2 in 5 drivers feel less safe in Singapore's roads: study
6 in 10 admitted that they themselves committed risky road behaviours in Q1 2018.
Although majority (81%) of drivers think that roads in Singapore are ‘quite safe’ or ‘very safe’, 48% of the drivers have admitted that they feel less safe in driving around Singapore compared to three years ago, a study by Axa Insurance revealed.
Seven in 10 (72%) of the respondents cited the presence of ‘more aggressive drivers’ as their main reason for thinking that they feel less safe in driving around the city-state. They also think that more non-drivers such as PMD users and cyclists (70%) as well as the growing number of private-hire vehicles (57%) made them feel less safe compared to three years ago.
The study also found that 60% of drivers around Singapore admitted to committing risky road behaviours in Q1 2018. Amongst them are going through an amber light (29%), driving at a speed of more than 10km/hour above the limit (25%), and not completely stopping at zebra crossings (25%).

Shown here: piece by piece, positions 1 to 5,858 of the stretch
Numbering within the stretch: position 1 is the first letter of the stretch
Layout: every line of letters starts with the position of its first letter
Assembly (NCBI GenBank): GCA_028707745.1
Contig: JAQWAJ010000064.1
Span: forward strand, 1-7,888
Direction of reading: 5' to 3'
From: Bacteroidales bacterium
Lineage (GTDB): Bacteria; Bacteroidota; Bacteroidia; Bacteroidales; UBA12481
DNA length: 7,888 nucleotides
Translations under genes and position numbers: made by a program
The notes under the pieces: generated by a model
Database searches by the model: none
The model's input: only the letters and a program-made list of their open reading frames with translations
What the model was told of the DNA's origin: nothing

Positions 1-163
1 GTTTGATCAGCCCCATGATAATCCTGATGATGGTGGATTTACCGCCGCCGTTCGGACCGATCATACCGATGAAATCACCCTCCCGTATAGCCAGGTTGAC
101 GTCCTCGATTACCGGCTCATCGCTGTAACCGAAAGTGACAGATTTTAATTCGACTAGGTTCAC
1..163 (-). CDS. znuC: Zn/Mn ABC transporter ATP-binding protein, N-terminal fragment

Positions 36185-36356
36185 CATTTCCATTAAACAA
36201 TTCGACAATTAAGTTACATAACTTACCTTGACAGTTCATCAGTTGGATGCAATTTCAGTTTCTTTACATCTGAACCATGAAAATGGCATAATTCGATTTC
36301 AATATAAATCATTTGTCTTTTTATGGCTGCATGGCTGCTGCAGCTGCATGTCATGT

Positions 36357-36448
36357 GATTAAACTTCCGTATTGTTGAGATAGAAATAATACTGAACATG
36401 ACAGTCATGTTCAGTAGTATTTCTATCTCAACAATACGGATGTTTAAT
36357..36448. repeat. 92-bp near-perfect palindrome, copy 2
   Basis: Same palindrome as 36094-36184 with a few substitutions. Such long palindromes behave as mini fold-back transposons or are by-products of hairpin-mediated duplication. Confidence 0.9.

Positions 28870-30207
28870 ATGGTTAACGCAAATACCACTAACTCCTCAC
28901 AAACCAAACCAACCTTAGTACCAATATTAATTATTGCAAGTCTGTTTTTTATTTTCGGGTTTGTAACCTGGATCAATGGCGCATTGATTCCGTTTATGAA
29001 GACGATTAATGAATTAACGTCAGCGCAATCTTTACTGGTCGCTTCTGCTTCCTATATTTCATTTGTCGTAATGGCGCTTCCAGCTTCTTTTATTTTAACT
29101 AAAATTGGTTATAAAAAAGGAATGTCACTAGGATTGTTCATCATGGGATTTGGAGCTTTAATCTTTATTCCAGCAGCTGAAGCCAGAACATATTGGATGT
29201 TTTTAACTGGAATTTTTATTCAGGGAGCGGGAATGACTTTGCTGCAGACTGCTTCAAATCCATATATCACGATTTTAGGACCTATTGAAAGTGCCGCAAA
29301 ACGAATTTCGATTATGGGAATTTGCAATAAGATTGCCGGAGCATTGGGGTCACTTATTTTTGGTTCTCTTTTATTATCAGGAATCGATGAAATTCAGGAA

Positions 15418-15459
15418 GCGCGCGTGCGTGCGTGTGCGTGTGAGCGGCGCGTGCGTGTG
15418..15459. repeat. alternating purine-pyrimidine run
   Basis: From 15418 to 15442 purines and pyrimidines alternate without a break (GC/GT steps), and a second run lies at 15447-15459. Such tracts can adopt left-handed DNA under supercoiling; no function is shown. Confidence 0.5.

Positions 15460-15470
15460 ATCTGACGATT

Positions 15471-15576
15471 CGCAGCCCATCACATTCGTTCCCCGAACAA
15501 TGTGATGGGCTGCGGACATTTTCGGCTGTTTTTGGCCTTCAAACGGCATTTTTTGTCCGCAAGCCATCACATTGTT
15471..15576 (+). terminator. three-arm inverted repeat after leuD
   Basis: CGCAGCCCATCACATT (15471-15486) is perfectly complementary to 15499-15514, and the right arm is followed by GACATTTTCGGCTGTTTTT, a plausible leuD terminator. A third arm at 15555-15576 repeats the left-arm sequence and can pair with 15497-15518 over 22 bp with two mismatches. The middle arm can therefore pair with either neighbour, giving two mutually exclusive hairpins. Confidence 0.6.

Separately, 55% of the respondents think positively of the increase in PMDs and bicycles, noting that said schemes make commuting easier (74%), enhance health and well-being for Singaporeans through increased physical activity (60%), as well as make roads less congested (38%).
"However, many are also concerned about the potential risks, with around three in four saying that they make sidewalks more dangerous (78%), more congested (77%), and contribute to more accidents (72%)," the study noted.
Meanwhile, when asked about the introduction of ride-sharing services in Singapore 8 in 10 viewed the scheme positively citing that they made commuting easier (86%) and reduced congestion on the roads (30%). Some echoed however that ride-sharing services paved way for road accidents (48%) and made commuting less safe (45%).
The AXA Mobility Survey 2018 studied the responses of 812 Singaporean road users from private car owners, taxi drivers, motorcyclists, to commercial drivers, private-hire car drivers, cyclists (including bike-sharers), personal mobility device (PMD) riders and pedestrians.